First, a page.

The Tara cult spread from India via Buddhism. Her image is found in votive tablets in early Pyu sites of Sri Koetra, possibly dating from the seventh century CE. Luce reports three sculptures of the goddess in Burma dating from the eighth, ten/eleventh centuries. (P. G. A. Luce, Old Burma - Early Pagan, vol. 1, New York, JJ Augustin, 1969, p. 15 and pp. 197-198).
From a picture and description of the Javanese dated image published in H. Sastri, (The Origin and Cult of Tara, Memoirs of the Archaeological Survey of India, No. 20, Calcutta: Government of India, Central Publication Branch, 1924, Plate iv and pages 11 and 19), the goddess cult had taken root in Java during the later part of the eighth century. These Javanese artists appear to have made or inspired the making of the ninth and tenth century Tara image now in the Songkla National Museum in Peninsular Thailand. Also, according to Terwiel, another Tara image dated to the tenth century, “may have had East Bengal provenance" (Terweil, p. 22).
A late tenth- or early eleventh-century depiction of the goddess beneath Avalokitesvara carved at Lopburi, indicates that Mahayana Buddhism was known in some circles in Dvaravati times, early in the 11th century, however, although indicative that she was known in the Chao Phraya lowlands, there is no real evidence of a proper cult being established there by that time (Terwiel, p. 23, from M. C. Subhadradis Diskul, Three Carved Stone Slabs of Lopburie Style in the Bangkok National Museum in Art and Archaeology in Thailand Bangkok, Fine Arts Dept., 1975, pp. 27-35).
The Goddess and Tantric Mysticism in South-East Asia
These examples indicate that Tara had spread throughout South-East Asia in a relatively minor way and was not "accepted there as the Supreme goddess as was the case in Vajrayana Buddhism" (Terwiel, p. 23).
What does appear, however, is the persistence of the mother-goddess figure, even as the goddess of storms and sea, and hence the princess of the Southern Ocean. This aspect of the deity was known in the west as Stella Maris, who was the star Sirius (associated with the cult of Isis) and which transferred itself to Christianity in Mariolatry through the Mystery Cults there. The same syncretic fusion, which established Mariolatry in Christianity, adopted the little tradition goddesses, expressed in varying forms in Hinduism, into Buddhism with similar roles. Thus, the ancient concepts of faith were superimposed on the Buddhist system.
The invasion of India by the Muslims saw a persecution of ferocious zeal of Tantric specialists at the end of the 12th century. These tantric monks and specialists fled north to Tibet and Kashmir and, according to the Tibetan Historian Taranatha, into Burma and Cambodia (Terwiel, p. 25).
According to Than Tun, a Buddhist movement spread down the Chindwin River valley from Upper Burma to Pagan during the first half of the 13th century. This movement was characterised by ritual sacrifices of buffaloes, oxen, pigs, goats, and deer, as well as by the ritual consumption of amounts of alcoholic beverages. These rites clearly indicate that this was Vajrayana, or Tantric Buddhism (Than Tun, "Religion in Burma, AD 1000 - 1300, Journal of the Burma Research Society, Vol. 24, December 1959, pp. 47-69 and Than Tun, Mahakasapa and his Tradition, Journal of the Burma Research Society, vol. 42, December 1959, pp. 99-118).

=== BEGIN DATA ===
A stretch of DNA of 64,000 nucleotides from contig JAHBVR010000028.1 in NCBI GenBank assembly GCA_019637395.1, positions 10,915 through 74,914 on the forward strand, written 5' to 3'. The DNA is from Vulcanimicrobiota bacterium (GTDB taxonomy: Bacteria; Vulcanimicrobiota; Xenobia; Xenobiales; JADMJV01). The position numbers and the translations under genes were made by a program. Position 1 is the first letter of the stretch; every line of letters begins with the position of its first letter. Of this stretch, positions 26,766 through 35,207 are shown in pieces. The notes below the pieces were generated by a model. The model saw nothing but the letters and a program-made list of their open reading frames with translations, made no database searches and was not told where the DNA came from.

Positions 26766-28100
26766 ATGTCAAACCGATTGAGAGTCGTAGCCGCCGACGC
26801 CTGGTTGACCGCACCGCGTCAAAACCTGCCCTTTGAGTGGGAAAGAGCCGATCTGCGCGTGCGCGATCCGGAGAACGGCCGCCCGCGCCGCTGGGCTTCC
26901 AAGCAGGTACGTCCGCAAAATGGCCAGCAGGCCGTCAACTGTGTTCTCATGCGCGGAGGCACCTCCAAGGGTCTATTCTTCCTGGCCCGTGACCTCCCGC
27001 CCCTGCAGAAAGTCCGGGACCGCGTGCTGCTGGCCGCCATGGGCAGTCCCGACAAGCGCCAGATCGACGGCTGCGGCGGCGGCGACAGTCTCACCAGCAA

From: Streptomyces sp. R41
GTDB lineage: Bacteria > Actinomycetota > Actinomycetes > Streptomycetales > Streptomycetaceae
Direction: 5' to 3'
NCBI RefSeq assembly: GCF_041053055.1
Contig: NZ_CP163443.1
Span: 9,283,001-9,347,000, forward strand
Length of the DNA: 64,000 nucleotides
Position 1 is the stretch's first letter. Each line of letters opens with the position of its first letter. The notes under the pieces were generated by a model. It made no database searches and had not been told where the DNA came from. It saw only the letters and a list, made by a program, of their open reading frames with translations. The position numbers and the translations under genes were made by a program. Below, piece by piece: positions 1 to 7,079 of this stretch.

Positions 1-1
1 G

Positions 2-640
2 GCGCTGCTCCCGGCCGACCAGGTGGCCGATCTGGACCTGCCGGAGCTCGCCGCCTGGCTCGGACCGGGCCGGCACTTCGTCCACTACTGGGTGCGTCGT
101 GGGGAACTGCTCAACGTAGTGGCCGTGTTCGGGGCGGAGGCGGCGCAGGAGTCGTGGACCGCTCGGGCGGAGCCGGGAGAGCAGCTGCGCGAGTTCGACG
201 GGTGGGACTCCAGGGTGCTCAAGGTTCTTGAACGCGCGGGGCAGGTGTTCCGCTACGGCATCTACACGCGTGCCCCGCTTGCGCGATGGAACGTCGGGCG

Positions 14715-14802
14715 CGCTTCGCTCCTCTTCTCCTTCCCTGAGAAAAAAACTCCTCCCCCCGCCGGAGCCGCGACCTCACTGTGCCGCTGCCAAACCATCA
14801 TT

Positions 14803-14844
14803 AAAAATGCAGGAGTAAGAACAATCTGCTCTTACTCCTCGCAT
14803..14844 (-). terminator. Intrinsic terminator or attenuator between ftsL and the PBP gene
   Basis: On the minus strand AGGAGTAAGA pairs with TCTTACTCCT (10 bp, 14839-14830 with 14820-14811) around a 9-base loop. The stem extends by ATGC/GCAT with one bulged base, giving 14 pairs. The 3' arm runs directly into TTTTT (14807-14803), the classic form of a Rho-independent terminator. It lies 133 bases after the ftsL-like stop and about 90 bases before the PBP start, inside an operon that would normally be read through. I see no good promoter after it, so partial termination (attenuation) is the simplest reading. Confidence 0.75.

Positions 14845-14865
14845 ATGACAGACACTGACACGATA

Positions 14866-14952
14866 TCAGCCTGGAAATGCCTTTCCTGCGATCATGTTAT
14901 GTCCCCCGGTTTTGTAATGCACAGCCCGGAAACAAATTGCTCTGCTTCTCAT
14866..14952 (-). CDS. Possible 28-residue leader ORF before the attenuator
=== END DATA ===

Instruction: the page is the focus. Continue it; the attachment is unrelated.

The drinking of rice beer and the sacrifice of animals were essential to pre-Buddhist Tai Religion. (B. J. Terwiel, Laopani and Ahom Identity; An Etho Historical Exercise, a paper presented to the 31st International Congress of Human Sciences in Asia and North Africa, Tokyo-Kyoto, 31 August-7 September 1983, and Terwiel, The Tai of Assam and Ancient Tai Ritual, Vol. II). Orthodox Theravada Buddhism disallows both these practices and would therefore have been much more alien to the Ahom, who were residing at that time in the Hukawng Valley in the upper reaches of the Chindwin River. It can be seen that Tantric Buddhism was much more akin – and indeed was probably a syncretic adaptation of the mother-goddess religion – to the Buddhist system. This Tantric system entered South-East Asia from Java to China and, because of its animistic basis, was adopted by the mass.
Thus, two separate concepts developed and indeed became two faiths. In his work, A Model for the Study of Thai Buddhism (Journal of Asian Studies, vol. xxxv, No. 3, May 1976), B. J. Terwiel presents an analysis of the magico-mystical base of the religion and the animistic order of the system at Wadsaancaw, the monastery and area of study. The use of protective amulets and holy relics with the animistic spirit cosmology is similar to that found in Java and elsewhere in Indonesia and South-East Asia. From page 403 he shows two distinct types of view. Firstly, the syncretist, which incorporates Buddhist concepts and beliefs into the animistic world view. This system is found amongst the lower wage earners, farmers, fishermen, servants and unskilled workers. Secondly, the compartmentalists, where the upper-class bureaucrats, church dignitaries and the wealthy, see Buddhism as superior to the animistic, and tend to compartmentalise religion. However, these are the minority. Terwiel acknowledges that the model is incomplete, however, the diversity of conceptions also explains the disparity of approach between scholars such as the Syncretists (de Young, Ingersold, Anuman Rajadhan and Wright).
"Compartmentalists such as Wales, Amyyot Rabibhadana and Bunnag may well have had access to quite different sections of the population, and reflect the position of the Buddhist elite in their works" (Terwiel, p. 403).
The basic structure of the Buddhist system is modified by the wholesale influence of Shamanism and its mystical derivatives.